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Seneca County is a county located in the state of Ohiomarker, United Statesmarker. As of the 2000 census, the population was 58,683. Its county seat is Tiffinmarker and it is named for the Seneca Indians.

The Tiffin Micropolitan Statistical Area includes all of Seneca County.

History

The county was barely inhabited until the 1830s, but by 1860 its population had massively increased to about half the current number of inhabitants. It grew slowly from thereon, with periods of more marked increase towards the end of the 19th century, during the Great Depression and the Post-World War II baby boom. In 1980 it was censused at 61,901, and has been declining since. Since about 2000, the county's population declines by about 100-300 persons annually, mainly due to a migration deficit of about 300 persons annually. This decline is projected to continue in the future.

Geography

According to the U.S. Census Bureau, the county has a total area of 552 square miles (1,431 km²).551 square miles (1,426 km²) of it is land and 2 square miles (5 km²) of it (0.32%) is water.

Almost 80% of the county's total area is agricultural land. Some 10% is covered by forest, and the rest is mostly taken up by built-up areas and to a slightly lesser extent by pastureland.

The terrain of Seneca County is nearly level, gently sloping from about 290 meters ASL in the southeast to about 210 m ASL at the edge of the erstwhile Great Black Swamp in the northwest. Most of the county's area is located between 230 and 260 m ASL however. Almost the entire county belongs to the Sandusky River drainage basin; the river itself bisects the county from north to south slightly west of its middle, running through Tiffinmarker as it does so. There is some steeper terrain along the rivers's course, formed by the occasional ravine of its tributaries.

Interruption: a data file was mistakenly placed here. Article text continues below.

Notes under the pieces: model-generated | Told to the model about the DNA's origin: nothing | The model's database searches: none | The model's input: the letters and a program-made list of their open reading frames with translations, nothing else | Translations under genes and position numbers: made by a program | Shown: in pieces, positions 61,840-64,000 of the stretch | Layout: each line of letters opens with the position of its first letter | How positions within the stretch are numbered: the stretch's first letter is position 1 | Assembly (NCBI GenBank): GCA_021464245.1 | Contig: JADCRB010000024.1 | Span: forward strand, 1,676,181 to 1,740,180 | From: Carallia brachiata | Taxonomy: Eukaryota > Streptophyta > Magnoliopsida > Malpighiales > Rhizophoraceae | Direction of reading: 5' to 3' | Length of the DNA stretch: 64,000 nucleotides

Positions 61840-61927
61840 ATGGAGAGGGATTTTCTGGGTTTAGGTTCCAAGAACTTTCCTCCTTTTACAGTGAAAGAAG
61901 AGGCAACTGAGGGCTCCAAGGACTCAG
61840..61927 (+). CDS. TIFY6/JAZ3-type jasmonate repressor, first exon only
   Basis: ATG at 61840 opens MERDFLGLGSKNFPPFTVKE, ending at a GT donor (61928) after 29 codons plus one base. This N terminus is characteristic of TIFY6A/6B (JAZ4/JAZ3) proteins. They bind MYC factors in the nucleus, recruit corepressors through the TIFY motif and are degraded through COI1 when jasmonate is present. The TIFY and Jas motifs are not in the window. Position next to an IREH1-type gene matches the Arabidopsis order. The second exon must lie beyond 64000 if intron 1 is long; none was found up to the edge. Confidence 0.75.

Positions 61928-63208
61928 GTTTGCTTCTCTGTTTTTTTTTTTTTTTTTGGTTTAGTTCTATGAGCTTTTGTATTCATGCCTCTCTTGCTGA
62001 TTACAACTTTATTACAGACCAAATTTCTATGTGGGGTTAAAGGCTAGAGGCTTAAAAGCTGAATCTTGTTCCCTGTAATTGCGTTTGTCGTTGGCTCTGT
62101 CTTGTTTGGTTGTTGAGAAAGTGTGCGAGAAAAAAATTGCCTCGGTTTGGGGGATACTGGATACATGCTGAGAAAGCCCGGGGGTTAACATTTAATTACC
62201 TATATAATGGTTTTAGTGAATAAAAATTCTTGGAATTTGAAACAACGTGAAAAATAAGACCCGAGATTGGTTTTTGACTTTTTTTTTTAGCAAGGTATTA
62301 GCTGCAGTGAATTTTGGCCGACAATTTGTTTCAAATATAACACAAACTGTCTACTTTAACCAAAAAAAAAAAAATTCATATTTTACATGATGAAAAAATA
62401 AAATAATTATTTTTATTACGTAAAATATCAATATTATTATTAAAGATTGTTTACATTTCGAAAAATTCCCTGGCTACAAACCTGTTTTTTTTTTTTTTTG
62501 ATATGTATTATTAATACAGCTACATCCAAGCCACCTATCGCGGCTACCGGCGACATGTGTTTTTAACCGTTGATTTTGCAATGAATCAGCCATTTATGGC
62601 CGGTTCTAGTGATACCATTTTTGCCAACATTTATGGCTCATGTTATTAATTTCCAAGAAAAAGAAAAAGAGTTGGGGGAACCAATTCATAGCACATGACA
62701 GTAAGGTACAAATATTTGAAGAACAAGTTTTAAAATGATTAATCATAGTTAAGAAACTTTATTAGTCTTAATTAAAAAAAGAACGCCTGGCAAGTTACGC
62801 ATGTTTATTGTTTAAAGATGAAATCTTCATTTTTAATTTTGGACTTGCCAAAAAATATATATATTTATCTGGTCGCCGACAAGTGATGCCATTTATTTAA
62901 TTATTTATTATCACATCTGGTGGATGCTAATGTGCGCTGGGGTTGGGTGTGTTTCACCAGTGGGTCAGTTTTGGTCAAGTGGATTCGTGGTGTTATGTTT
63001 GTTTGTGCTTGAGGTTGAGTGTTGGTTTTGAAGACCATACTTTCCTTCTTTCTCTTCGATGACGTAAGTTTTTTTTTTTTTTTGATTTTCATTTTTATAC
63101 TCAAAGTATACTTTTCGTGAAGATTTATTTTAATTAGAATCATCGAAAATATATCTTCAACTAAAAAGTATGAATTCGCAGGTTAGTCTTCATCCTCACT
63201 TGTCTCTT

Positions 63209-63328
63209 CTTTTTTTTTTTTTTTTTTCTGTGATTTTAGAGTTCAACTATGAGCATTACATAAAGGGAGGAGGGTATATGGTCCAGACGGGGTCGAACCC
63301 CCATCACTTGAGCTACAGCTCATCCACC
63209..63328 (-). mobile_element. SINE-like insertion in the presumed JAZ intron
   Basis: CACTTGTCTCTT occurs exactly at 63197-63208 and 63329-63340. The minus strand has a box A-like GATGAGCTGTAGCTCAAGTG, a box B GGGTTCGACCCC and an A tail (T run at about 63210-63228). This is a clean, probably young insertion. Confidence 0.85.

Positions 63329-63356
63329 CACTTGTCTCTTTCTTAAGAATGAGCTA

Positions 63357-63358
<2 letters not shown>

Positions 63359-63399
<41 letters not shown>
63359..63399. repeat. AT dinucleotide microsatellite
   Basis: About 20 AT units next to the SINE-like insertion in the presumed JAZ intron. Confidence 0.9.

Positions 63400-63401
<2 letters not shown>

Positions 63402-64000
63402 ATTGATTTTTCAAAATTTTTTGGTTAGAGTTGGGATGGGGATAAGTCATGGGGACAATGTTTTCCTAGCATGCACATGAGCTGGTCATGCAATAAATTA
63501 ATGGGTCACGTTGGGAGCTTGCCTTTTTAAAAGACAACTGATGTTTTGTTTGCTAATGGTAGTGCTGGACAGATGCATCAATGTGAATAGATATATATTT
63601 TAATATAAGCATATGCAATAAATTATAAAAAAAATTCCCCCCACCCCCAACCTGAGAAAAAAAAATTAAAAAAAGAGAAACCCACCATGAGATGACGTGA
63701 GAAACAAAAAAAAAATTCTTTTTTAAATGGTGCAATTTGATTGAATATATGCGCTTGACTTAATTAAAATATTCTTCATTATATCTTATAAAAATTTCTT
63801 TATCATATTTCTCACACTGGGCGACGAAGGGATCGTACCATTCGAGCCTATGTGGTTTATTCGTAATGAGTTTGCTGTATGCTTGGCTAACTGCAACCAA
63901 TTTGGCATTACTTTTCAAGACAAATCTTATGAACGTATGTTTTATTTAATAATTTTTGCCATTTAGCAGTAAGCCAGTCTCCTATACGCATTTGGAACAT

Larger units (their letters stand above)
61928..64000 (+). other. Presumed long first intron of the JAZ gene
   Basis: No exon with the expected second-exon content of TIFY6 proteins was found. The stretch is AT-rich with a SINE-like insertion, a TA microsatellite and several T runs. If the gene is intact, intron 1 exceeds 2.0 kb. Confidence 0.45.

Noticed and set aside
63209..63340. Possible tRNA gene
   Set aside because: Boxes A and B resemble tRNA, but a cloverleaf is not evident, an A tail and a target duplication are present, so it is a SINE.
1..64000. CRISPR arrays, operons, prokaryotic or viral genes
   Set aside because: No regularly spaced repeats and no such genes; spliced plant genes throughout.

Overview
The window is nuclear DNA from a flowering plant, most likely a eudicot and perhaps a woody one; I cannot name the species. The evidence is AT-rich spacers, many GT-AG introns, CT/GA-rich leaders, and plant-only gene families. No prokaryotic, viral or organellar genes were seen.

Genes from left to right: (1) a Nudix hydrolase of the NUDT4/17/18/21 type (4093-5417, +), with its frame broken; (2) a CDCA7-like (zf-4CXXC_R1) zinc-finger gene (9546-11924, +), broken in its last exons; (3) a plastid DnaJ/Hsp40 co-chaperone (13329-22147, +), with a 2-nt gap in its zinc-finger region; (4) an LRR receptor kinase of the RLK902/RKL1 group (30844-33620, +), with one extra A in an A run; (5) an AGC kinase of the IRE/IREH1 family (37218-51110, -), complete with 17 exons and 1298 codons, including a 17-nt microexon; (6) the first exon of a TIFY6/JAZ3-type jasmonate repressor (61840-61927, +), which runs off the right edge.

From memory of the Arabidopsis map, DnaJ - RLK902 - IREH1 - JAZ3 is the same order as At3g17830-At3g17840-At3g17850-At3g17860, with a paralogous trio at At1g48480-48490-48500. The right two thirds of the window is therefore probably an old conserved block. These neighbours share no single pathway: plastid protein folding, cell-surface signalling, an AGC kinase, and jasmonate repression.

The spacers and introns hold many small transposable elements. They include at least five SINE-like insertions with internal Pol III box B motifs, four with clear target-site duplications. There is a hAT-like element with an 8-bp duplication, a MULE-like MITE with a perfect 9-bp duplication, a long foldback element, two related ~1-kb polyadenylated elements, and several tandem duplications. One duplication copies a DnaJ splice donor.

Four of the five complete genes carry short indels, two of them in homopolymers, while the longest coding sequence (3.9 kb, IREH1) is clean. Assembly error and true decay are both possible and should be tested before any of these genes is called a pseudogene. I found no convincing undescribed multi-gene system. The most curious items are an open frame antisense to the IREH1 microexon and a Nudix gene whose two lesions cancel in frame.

Despite the presence of the Great Lakesmarker which make for a somewhat milder climate in the region, Seneca County has a rather continental climate, namely after removal of the forests which once covered most of it upset the microclimate. Winters can be harsh, with plentiful snowfall due to lake-effect snow, and summers are often hot and sometimes oppressively humid, bordering on subtropical. The mostly featureless surface can result in rather extreme wind chill. In a 1906 description, the local climate was actually described as "rather unhealthful".

Adjacent counties



Demographics

As of the census of 2000, there were 58,683 people, 22,292 households, and 15,738 families residing in the county. The population density was 107 people per square mile (41/km²). There were 23,692 housing units at an average density of 43 per square mile (17/km²). The racial makeup of the county was 95.04% White, 1.76% Black or African American, 0.18% Native American, 0.38% Asian, 0.01% Pacific Islander, 1.39% from other races, and 1.25% from two or more races. 3.36% of the population were Hispanic or Latino of any race.

There were 22,292 households out of which 33.40% had children under the age of 18 living with them, 56.10% were married couples living together, 10.20% had a female householder with no husband present, and 29.40% were non-families. 24.70% of all households were made up of individuals and 10.60% had someone living alone who was 65 years of age or older. The average household size was 2.56 and the average family size was 3.04.

In the county, the population was spread out with 26.00% under the age of 18, 10.40% from 18 to 24, 27.20% from 25 to 44, 22.40% from 45 to 64, and 14.10% who were 65 years of age or older. The median age was 36 years. For every 100 females there were 98.00 males. For every 100 females age 18 and over, there were 95.70 males.

The median income for a household in the county was $38,037, and the median income for a family was $44,600. Males had a median income of $32,387 versus $22,383 for females. The per capita income for the county was $17,027. About 6.10% of families and 9.00% of the population were below the poverty line, including 9.60% of those under age 18 and 7.20% of those age 65 or over.